News story

Royal Navy joins 41-nation Gulf minehunting exercise

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UK warships have joined multinational forces in Bahrain to take part in the second International Mine Countermeasures Exercise (IMCMEX).

Warships moored at Bahrain for International Mine Countermeasures Exercise 2013 [Picture: Mass Communication Specialist 1st Class Michael Sandberg, US Navy]
Warships moored at Bahrain for International Mine Countermeasures Exercise 2013

IMCMEX 2013 is the largest exercise ever staged to deal with the threat of mines in the Gulf region.

Six ships and more than 600 sailors from the Royal Navy are taking part in the 2-week test of the response of the world’s nations and navies.

RFA Cardigan Bay departs Mina Salman Pier
RFA Cardigan Bay departs Mina Salman Pier to take part in International Mine Countermeasures Exercise 2013 [Picture: Lieutenant Marissa Myatt, US Navy]

Thirty-five ships, diving teams and mine warfare experts from across the world accepted the invitation to the second IMCMEX, which is being staged from the Gulf to the Arabian Sea.

The aim of the exercise is to raise awareness of mines and the real danger they pose to the safe passage of shipping. This was demonstrated in 2011 off the coast of Libya when pro-Gaddafi forces tried to block the port of Misurata with mines, which the Royal Navy minehunter HMS Brocklesby found and dealt with.

Four British minehunters – HMS Ramsey, HMS Shoreham, HMS Quorn and HMS Atherstone, plus Royal Fleet Auxiliary vessel Cardigan Bay and Type 45 destroyer HMS Dragon, are taking part. The UK is also providing mine warfare battle staff, diving teams and medical experts.

HMS Atherstone (front) leads UK minehunters
HMS Atherstone (front) leads UK minehunters (library image) [Picture: Leading Airman (Photographer) Chris Winter, Crown copyright]

The Royal Navy is joined on the exercise by mine warfare experts from across the globe, including US minehunting helicopters, specialist dive teams, warships and robot submarines.

The exercise follows the inaugural IMCMEX last September. Although still focused on mine countermeasures, it includes maritime security operations and maritime infrastructure protection events, recognising that maritime security for trade, energy and commerce extends from the port of origin to the port of arrival.

This year, for the first time, the exercise is being run by the International Maritime Exercise Force (IMEF), a multinational partnership of contributing nations. The IMEF is led by Commodore Simon Ancona of the Royal Navy, UK Maritime Component Commander and Deputy Commander Combined Maritime Forces.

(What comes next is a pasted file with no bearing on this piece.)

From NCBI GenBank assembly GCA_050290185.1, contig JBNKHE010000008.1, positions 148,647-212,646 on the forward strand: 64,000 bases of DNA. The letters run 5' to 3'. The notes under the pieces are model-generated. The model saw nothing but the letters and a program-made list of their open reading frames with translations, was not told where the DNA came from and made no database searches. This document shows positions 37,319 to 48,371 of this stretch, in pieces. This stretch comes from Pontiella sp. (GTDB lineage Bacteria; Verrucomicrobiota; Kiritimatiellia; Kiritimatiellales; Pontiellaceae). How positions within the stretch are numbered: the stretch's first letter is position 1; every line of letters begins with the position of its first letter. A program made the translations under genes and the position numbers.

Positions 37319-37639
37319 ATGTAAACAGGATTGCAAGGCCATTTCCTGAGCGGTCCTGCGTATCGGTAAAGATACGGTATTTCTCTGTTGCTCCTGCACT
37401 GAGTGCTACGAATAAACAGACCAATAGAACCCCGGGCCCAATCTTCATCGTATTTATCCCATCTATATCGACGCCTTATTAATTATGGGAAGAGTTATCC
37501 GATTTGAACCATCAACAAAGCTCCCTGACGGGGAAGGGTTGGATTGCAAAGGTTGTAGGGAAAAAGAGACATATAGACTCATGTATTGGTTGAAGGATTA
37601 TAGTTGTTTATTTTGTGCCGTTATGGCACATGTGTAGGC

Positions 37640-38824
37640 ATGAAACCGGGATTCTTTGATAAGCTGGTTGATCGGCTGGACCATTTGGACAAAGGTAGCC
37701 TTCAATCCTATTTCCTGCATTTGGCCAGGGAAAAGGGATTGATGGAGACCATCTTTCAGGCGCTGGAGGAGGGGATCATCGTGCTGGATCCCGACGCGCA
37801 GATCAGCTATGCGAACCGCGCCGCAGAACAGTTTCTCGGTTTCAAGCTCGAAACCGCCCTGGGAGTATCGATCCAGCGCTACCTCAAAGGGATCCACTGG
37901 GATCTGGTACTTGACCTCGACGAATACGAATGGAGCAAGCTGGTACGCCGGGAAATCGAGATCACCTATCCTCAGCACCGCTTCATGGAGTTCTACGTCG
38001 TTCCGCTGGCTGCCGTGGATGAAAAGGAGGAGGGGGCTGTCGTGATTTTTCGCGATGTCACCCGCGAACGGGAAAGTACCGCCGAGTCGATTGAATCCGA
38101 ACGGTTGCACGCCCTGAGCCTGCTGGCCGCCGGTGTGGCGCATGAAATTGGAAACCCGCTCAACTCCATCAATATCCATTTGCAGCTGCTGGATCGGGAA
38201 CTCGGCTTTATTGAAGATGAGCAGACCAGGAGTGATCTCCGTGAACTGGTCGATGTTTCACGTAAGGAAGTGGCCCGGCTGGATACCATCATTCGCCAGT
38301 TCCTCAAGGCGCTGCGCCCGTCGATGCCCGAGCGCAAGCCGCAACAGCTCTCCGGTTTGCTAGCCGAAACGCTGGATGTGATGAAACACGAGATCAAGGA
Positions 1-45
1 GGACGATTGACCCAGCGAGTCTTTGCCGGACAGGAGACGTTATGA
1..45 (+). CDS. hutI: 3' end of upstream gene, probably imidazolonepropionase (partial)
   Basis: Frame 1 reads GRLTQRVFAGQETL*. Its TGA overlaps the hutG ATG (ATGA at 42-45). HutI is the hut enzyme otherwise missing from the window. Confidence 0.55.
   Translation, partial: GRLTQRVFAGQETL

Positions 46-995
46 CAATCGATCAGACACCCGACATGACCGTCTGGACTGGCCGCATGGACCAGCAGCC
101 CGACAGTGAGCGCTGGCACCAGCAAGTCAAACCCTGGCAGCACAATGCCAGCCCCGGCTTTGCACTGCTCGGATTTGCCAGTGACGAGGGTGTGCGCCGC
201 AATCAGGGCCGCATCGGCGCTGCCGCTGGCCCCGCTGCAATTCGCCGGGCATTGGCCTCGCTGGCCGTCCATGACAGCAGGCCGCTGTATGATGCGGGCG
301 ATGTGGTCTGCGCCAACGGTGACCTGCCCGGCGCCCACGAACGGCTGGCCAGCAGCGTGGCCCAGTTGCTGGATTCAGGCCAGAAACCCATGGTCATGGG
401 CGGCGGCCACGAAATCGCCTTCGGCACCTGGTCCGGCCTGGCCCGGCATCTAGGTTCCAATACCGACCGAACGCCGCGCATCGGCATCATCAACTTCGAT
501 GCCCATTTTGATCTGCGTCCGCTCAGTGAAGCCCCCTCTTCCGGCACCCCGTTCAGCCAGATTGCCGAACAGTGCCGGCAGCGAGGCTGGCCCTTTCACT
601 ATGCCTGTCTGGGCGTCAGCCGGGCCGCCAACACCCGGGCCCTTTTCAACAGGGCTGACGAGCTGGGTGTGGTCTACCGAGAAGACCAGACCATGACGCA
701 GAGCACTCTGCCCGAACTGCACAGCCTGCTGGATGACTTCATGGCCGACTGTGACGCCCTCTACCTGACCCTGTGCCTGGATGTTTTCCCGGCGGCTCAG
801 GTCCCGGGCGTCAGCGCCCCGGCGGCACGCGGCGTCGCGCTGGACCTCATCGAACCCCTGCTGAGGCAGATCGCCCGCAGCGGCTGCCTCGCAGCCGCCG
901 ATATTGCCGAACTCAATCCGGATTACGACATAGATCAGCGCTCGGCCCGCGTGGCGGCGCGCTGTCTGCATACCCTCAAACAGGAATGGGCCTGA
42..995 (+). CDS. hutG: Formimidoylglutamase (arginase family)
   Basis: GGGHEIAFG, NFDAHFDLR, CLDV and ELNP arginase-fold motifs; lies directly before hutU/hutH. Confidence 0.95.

Captain Andy Elvin speaks to multinational Service personnel
Captain Andy Elvin, Royal Navy, speaks to multinational Service personnel aboard the USS Ponce in Bahrain [Picture: Mass Communication Specialist 1st Class Gary Keen, US Navy]

Commodore Ancona said:

Over 40 nations, 35 ships, 18 unmanned underwater vehicles and 6,500 servicemen and women are involved in this undertaking. The serials in which they are exercising are focused on an issue of fundamental importance to every nation – the maintenance of the free-flow of legitimate trade and energy at sea.

This exercise will allow the Royal Navy to operate with partners, practising skills that are among those that define its role. Mine countermeasures and maritime security operations are about the freedom of the seas, the arteries along which the life blood of global commerce and energy flow.

International warships moored at Bahrain
International warships, including RFA Cardigan Bay and HMS Dragon, moored in Bahrain [Picture: Mass Communication Specialist 1st Class Michael Sandberg, US Navy]

Commodore Ancona added:

There is a growing realisation that shipping is vulnerable. Old lessons are being relearned. We need to be able to fight the mine threat whenever and wherever it rears itself.

Any interruption of the choke points of the world matters to everyone. Thirty per cent of seaborne oil comes through the Strait of Hormuz – up to 17 million barrels a day. Suez, Bab-el-Mandeb, the Strait of Malacca are all equally important. Any blockage has an impact on world trade – and everyone feels that cold breeze.

Vice Admiral John Miller, Commander US 5th Fleet, added:

We’re very pleased to see that more than 40 nations have joined us here to take part in this opportunity to enhance international naval capability to preserve freedom of navigation in international waterways.

Published 16 May 2013